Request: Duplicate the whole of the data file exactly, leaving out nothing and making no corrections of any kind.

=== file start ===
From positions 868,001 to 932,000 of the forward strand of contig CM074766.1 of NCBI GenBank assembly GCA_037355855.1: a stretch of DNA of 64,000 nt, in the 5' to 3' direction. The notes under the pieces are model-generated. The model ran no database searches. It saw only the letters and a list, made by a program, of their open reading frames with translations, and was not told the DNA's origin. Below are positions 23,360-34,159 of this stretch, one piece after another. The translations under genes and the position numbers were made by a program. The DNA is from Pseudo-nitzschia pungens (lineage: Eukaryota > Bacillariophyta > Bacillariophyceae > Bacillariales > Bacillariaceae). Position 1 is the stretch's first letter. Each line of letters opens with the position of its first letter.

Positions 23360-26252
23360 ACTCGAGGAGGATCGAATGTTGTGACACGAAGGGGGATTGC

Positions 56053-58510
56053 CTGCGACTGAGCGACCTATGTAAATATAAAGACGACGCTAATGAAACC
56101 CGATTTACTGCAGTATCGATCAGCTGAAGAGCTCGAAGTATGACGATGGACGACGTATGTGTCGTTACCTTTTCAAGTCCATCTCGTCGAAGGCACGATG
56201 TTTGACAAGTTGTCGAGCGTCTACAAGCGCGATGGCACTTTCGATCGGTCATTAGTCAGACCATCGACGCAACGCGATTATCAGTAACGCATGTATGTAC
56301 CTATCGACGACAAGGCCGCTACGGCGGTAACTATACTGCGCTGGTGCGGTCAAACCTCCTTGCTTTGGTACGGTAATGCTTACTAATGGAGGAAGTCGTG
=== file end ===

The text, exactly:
From positions 868,001 to 932,000 of the forward strand of contig CM074766.1 of NCBI GenBank assembly GCA_037355855.1: a stretch of DNA of 64,000 nt, in the 5' to 3' direction. The notes under the pieces are model-generated. The model ran no database searches. It saw only the letters and a list, made by a program, of their open reading frames with translations, and was not told the DNA's origin. Below are positions 23,360-34,159 of this stretch, one piece after another. The translations under genes and the position numbers were made by a program. The DNA is from Pseudo-nitzschia pungens (lineage: Eukaryota > Bacillariophyta > Bacillariophyceae > Bacillariales > Bacillariaceae). Position 1 is the stretch's first letter. Each line of letters opens with the position of its first letter.

Positions 23360-26252
23360 ACTCGAGGAGGATCGAATGTTGTGACACGAAGGGGGATTGC

Positions 56053-58510
56053 CTGCGACTGAGCGACCTATGTAAATATAAAGACGACGCTAATGAAACC
56101 CGATTTACTGCAGTATCGATCAGCTGAAGAGCTCGAAGTATGACGATGGACGACGTATGTGTCGTTACCTTTTCAAGTCCATCTCGTCGAAGGCACGATG
56201 TTTGACAAGTTGTCGAGCGTCTACAAGCGCGATGGCACTTTCGATCGGTCATTAGTCAGACCATCGACGCAACGCGATTATCAGTAACGCATGTATGTAC
56301 CTATCGACGACAAGGCCGCTACGGCGGTAACTATACTGCGCTGGTGCGGTCAAACCTCCTTGCTTTGGTACGGTAATGCTTACTAATGGAGGAAGTCGTG